Dear FOI coordinator,
I refer to the following extract of the Hansard Transcript of ABC's managing director's testimony to the Environment and Communications Legislation Committee - 19/11/2013 - Estimates - COMMUNICATIONS PORTFOLIO
parlInfo/search/display/ display.w3p;adv=yes;orderBy= priority,doc_date-rev;page=5; query=Dataset%3Aestimate;rec= 14;resCount=Default
I request under FOI any records related to the ABC's communications with "appropriate authorities" referred to by Mr Scott in the transcript below.
Senator LUDLAM: Mr Scott, I am going to take you back to where you began in response to some remarks that you made on questioning from my colleague Senator Ruston. I was watching and listening fairly attentively from my office downstairs and appreciate the candour of your comments regarding the story that the ABC and The Guardian broke yesterday. I think it was extremely well put. I am interested in the process of redaction. I notice that, of the slides you published, six or so slides have been redacted. Have you done that in collaboration with The Guardian, or is that something separate?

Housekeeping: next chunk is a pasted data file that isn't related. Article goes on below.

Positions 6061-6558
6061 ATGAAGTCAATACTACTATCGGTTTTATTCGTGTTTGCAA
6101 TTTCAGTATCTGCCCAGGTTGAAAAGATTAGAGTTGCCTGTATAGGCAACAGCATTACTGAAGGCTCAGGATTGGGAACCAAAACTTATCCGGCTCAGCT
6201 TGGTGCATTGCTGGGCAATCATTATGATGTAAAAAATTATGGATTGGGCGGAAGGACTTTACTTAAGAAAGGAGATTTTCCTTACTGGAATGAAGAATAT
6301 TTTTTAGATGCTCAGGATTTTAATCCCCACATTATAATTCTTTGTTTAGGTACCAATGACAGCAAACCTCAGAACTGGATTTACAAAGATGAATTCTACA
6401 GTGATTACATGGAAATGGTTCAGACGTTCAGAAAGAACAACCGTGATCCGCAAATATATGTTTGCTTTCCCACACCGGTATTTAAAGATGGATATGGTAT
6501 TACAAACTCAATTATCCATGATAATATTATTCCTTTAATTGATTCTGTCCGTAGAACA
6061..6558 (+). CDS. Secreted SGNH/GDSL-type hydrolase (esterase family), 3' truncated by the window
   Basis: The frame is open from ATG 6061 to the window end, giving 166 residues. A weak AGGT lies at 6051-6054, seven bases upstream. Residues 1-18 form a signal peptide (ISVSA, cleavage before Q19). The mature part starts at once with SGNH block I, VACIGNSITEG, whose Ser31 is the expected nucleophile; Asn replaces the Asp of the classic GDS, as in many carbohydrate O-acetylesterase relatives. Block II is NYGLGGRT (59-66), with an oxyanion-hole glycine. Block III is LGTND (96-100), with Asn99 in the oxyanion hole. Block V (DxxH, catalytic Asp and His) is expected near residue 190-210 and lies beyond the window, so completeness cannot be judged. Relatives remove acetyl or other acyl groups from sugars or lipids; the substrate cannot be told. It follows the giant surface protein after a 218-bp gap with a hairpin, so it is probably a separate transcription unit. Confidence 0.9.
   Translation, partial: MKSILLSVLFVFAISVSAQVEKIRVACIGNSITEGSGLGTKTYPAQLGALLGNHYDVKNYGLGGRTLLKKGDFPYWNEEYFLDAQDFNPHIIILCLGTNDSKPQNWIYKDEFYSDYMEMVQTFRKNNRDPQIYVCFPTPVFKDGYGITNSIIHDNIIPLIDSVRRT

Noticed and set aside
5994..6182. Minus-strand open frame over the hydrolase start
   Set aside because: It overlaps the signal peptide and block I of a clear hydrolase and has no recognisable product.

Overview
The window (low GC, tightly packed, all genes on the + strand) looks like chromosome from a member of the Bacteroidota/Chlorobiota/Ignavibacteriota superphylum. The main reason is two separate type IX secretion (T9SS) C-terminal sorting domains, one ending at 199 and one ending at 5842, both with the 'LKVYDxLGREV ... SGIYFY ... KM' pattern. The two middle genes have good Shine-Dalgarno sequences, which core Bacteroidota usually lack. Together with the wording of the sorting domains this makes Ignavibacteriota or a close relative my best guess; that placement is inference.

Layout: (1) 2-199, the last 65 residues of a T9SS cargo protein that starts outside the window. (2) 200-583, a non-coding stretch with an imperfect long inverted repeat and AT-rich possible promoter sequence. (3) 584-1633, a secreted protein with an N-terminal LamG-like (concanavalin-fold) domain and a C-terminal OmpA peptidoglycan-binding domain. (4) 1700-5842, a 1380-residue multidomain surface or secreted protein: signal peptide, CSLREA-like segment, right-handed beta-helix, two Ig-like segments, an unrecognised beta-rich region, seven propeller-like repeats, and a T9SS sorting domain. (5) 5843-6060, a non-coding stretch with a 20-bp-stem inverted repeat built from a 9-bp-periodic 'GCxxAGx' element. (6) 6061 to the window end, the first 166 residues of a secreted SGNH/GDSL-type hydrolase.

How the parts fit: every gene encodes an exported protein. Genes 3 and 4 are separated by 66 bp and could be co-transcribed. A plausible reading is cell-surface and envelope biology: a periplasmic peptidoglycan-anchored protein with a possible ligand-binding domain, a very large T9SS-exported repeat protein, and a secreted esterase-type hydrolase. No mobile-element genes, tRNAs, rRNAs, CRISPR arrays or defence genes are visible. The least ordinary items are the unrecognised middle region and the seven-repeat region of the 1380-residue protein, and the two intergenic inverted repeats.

Mr Scott : I think there were discussions with The Guardian, but there were also discussions with appropriate authorities. As would usually be the case with a story, we went to appropriate figures—I will not go into detail on that—saying that we were aware of these matters, that we had seen these documents and that this was the shape of the story that we might be running. There was some consultation around that. I think that, in light of representations that were made, a decision was made to withdraw some elements on those slides. I will not go into the detail of that information, but that was a decision that we came to. That is not an atypical process.
Senator LUDLAM: Were you at that point coordinating with the editors of The Guardian?
Mr Scott : I believe I was aware the story was coming together and finally briefed on its shape before it went to air, but I believe that, even though, when the ABC was aware of this material, the ABC reporting staff made its own calls, made its own inquiries and wrote and filmed our own stories independently from The Guardian, there were points where there was discussion with The Guardian, including around the time when the story would be published.